Political Weekly: One Month to Go
Written by Bwog Staff
White House Bureau Chief James Downie returns with an early prediction on who will win the White House.
Recently I was rewatching the most recent season of the hit BBC show Top Gear. For the non-Anglophiles among my reader(s?), Top Gear is technically a car show, but it’s really much more about three middle-aged British “blokes” clowning about, driving fast cars, and staging epic stunts/races (including one to the North Pole) — with all the top production quality of the best American television. Anyways, last season they staged a race across Japan (which starts at 6:10 of this video), with one driving, and the other two taking the famous bullet train. After several hours, one side won — by only three minutes.
Sometimes, races are really that close. Most races, though, never reach the dramatic heights in the closing stages that the pre-race hype suggests they will. In fact, sometimes it is the blowout that becomes news. In politics, pundits have been blessed over the past eight years with two amazingly close presidential elections, and the greatest primary season since primaries began. This October, though, the only drama is on the baseball diamond. Barring a scandal of Lewinsky proportions, Senator Barack Obama will win in November. It’s now the same question that we had with Usain Bolt and Michael Phelps: Obama will win, but by how much?
Due to Bwog space restrictions, you’ll have to read below the fold to find out why. And now, the news:
In the Bag: Obama supporters can be reasonably confident just by looking at the national polls, which continue to show 6-7 point leads for Obama. But that’s not the measure that elections are decided by – it is the electoral college. According to their calculations, Obama has 269 electoral votes in states he is projected to win by five points or more. That is before adding in states like Nevada, Ohio, Virginia, New Hampshire, and Florida (all five of which are looking more and more favorable to Obama), as well as North Carolina, Indiana and Missouri (which remain just barely in McCain’s column). McCain has to win all of these to even get a tie, an almost impossible feat.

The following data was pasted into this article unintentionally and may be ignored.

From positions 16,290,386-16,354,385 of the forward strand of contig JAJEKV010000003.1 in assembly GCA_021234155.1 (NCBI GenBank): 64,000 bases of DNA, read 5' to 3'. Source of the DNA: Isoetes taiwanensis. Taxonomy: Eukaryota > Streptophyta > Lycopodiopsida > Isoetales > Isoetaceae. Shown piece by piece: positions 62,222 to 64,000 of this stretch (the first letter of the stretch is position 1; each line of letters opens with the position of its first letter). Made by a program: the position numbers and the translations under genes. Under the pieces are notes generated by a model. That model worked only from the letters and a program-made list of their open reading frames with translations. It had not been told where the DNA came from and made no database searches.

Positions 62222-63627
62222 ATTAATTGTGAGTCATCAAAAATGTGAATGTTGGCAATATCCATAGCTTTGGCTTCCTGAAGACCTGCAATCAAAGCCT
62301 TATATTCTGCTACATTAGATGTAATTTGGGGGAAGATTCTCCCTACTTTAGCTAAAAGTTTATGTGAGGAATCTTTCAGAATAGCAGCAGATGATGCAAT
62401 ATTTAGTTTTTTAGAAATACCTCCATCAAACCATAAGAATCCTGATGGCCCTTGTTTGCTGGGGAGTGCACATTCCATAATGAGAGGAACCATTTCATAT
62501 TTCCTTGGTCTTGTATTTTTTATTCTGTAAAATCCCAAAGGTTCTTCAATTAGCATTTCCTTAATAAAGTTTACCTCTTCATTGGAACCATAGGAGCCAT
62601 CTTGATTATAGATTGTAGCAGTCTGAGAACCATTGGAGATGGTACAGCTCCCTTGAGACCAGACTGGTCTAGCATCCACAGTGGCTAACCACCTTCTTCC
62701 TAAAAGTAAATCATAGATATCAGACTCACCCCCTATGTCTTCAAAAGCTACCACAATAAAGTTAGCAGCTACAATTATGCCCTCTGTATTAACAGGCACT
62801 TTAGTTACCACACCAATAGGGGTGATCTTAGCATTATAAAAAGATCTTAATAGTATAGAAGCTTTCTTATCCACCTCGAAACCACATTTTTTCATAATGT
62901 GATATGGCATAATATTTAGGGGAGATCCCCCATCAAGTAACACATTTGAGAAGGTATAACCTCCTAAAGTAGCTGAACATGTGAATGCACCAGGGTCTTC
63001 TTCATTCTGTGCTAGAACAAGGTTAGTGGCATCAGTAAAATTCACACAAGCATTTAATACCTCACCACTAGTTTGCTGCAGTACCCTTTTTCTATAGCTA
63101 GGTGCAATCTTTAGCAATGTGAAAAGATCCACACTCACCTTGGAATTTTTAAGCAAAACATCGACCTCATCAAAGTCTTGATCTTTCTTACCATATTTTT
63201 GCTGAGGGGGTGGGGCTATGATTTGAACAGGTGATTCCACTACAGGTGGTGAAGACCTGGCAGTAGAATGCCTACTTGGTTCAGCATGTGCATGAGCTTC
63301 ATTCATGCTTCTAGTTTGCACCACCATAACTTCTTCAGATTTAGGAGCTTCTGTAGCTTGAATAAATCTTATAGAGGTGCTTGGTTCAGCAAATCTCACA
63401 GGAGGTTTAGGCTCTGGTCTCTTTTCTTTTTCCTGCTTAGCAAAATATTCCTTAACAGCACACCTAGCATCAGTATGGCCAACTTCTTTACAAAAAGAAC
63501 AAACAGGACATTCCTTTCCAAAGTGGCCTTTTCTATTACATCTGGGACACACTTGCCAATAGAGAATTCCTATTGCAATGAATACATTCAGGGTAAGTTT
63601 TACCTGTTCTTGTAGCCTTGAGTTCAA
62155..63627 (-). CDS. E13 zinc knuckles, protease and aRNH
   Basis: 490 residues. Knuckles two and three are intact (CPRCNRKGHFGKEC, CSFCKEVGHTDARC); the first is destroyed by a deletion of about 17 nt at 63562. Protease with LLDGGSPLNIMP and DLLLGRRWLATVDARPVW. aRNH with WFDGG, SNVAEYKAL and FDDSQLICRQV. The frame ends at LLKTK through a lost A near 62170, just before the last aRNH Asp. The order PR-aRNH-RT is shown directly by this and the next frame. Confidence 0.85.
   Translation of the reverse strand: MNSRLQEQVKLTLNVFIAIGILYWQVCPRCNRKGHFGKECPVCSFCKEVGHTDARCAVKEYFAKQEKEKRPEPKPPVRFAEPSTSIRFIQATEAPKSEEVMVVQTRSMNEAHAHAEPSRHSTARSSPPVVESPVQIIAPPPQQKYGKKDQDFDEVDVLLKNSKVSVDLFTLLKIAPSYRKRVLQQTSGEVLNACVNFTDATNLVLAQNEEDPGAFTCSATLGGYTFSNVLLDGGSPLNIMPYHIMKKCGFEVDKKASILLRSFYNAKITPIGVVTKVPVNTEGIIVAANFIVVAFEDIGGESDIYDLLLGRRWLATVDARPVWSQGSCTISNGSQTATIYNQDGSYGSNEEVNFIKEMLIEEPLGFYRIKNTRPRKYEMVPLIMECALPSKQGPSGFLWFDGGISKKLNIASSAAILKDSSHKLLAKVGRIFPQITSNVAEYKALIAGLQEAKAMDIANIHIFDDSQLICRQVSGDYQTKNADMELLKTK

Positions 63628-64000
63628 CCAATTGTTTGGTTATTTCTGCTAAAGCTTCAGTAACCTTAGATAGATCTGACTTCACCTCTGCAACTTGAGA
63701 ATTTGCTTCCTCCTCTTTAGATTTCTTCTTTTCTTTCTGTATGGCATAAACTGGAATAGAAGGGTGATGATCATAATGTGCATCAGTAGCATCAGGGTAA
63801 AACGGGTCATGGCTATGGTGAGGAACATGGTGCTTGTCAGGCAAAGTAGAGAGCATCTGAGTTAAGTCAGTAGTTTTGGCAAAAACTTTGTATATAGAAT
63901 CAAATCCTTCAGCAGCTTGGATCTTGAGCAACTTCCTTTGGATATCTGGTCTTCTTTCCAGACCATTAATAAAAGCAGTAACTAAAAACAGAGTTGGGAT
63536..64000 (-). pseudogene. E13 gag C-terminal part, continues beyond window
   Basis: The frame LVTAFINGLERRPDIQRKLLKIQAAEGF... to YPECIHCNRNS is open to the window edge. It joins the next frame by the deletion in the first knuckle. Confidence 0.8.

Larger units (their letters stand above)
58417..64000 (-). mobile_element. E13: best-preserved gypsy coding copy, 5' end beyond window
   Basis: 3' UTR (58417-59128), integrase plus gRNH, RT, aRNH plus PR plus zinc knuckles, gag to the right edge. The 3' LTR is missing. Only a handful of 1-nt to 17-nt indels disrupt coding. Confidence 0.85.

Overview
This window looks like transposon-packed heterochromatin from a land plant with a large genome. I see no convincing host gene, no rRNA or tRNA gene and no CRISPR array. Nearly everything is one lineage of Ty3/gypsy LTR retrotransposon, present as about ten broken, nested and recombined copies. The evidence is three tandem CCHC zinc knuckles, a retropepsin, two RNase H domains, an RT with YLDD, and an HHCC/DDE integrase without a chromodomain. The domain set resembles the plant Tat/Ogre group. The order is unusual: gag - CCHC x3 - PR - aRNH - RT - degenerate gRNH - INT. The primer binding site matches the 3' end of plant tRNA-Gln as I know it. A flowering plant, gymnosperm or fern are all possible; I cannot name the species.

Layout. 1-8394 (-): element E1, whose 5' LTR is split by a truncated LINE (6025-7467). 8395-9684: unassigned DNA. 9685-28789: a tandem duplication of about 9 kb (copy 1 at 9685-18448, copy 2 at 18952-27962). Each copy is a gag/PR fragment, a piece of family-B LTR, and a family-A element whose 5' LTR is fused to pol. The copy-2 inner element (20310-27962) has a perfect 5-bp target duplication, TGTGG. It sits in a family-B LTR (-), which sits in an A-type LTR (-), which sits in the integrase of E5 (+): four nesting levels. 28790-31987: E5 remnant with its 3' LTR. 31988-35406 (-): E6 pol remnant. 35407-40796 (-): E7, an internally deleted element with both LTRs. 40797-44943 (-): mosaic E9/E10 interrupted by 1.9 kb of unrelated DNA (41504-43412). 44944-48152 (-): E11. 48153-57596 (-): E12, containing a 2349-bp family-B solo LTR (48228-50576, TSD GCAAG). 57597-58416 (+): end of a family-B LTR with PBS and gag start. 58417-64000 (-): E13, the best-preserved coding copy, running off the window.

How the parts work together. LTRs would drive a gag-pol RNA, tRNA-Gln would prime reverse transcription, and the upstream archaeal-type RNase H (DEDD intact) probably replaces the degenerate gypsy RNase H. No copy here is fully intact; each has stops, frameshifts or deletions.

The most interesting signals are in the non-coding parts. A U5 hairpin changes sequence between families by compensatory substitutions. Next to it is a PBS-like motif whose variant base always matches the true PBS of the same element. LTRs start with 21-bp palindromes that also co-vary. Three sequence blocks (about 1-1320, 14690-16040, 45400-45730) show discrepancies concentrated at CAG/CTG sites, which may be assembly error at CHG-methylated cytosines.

You Can’t Add What Isn’t There: There are three more factors that should have McCain supporters worried beyond just the poll numbers. First, almost every poll will be underestimating Obama’s numbers at least a little. Why? Because the pollsters will not account for youth and minority turnout, which have spiked significantly this election, and will favor Obama immensely. One example from early voting: in Georgia, blacks are making up 40% of early voters; if that number held, Obama would actually have a good chance at winning Georgia.
It’s The Best Kind of Criticism: Let me interrupt myself for this Onion news bulletin on Obama’s latest ads.
Just No Comparison: Factor #2 – there is no comparison in the turnout machines of the two campaigns. Thanks to voter enthusiasm, the experience of the primaries, and smart operatives, the Democrats are far ahead. Salon’s Walter Shapiro compares the two campaigns in Wisconsin.
So…We Don’t Chant “Defense?”: Factor #3 – most importantly, McCain is no longer trying to win any state that went Democratic 4 years ago, except for Pennsylvania. As his Florida numbers have dived (and therefore have needed more money to move back up), McCain has had to pull out of Michigan entirely, and pull back in other 2004 Democratic states like New Hampshire. Rumors are now swirling that he’ll also have to pull out of Pennsylvania as well, making it impossible to win any Democratic-leaning states without a gaffe by the Obama camp.
The Talking Heads Start to Notice: No, not those Talking Heads. Anyways, much of the media is still trying to portray this race as close, but hints of admission are starting to sneak in. On the Democratic side, former Hillary Clinton campaign spokesman Howard Wolfson, now at The New Republic, declared the race done yesterday, and, on the right, Karl Rove’s election map gives Obama 273 electoral votes already.
About That VP Debate: The Biden-Palin showdown last Thursday was the most watched debate since 1980. Pundits on both sides of the aisle thought their candidate did extremely well, with some thinking that Palin has set herself up for 2012. Viewers, though, gave the debate to Biden by a similarly large amount to the first Obama-McCain debate, and the debate has had little effect on polling numbers.
The Long-Awaited Comedy Break: SNL’s take on the VP debate, in which both sides get their fair share.
Serious Free Viewing: Frontline’s quadriennal series “The Choice” premiers tomorrow night on PBS (and online as well!), and is highly recommended as the best portraits of the candidates you will see all year.
Tags: Political Weekly